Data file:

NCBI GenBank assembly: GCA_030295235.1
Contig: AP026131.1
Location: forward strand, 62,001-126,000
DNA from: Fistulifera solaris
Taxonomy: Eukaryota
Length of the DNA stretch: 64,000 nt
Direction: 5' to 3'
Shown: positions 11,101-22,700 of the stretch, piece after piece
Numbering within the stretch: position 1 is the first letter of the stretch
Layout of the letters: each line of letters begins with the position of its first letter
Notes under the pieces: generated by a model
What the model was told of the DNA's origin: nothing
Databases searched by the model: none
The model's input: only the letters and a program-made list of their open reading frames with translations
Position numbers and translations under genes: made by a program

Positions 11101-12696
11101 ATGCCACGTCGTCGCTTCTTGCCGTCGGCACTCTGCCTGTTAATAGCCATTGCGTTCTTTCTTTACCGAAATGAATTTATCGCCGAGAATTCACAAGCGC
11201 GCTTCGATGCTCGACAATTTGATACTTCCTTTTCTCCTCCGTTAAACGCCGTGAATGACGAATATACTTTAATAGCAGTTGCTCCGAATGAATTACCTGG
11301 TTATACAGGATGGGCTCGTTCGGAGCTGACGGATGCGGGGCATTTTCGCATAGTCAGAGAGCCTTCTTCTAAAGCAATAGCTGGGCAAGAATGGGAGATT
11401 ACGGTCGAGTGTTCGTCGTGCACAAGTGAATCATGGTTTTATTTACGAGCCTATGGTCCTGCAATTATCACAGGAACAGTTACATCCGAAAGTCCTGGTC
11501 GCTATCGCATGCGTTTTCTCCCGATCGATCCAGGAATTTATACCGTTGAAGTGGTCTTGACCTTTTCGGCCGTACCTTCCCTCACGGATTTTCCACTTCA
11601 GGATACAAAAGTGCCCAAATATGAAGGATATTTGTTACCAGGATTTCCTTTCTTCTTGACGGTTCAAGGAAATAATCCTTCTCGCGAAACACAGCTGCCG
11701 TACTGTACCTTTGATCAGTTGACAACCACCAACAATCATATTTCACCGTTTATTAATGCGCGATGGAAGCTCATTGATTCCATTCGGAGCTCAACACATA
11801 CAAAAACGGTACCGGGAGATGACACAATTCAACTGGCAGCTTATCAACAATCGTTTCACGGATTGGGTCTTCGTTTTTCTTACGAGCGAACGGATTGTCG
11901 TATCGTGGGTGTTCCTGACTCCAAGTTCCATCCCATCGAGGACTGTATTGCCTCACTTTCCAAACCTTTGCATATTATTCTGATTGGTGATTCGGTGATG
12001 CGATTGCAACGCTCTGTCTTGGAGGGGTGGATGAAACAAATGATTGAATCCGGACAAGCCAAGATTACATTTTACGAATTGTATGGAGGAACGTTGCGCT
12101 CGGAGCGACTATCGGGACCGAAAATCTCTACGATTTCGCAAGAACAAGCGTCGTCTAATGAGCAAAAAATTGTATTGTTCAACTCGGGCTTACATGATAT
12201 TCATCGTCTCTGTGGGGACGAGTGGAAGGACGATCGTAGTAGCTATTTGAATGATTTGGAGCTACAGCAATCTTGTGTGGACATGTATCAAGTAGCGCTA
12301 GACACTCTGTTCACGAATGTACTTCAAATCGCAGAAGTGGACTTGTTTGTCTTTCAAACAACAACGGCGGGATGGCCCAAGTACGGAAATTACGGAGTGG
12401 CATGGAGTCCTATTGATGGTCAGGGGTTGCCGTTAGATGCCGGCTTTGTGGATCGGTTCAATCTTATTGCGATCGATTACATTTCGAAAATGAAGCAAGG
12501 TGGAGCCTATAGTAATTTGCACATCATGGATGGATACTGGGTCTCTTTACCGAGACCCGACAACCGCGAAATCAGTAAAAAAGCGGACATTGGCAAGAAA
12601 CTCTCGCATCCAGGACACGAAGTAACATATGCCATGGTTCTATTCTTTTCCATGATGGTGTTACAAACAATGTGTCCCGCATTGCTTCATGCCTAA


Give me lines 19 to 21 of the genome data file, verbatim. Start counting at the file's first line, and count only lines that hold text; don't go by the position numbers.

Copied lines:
11301 TTATACAGGATGGGCTCGTTCGGAGCTGACGGATGCGGGGCATTTTCGCATAGTCAGAGAGCCTTCTTCTAAAGCAATAGCTGGGCAAGAATGGGAGATT
11401 ACGGTCGAGTGTTCGTCGTGCACAAGTGAATCATGGTTTTATTTACGAGCCTATGGTCCTGCAATTATCACAGGAACAGTTACATCCGAAAGTCCTGGTC
11501 GCTATCGCATGCGTTTTCTCCCGATCGATCCAGGAATTTATACCGTTGAAGTGGTCTTGACCTTTTCGGCCGTACCTTCCCTCACGGATTTTCCACTTCA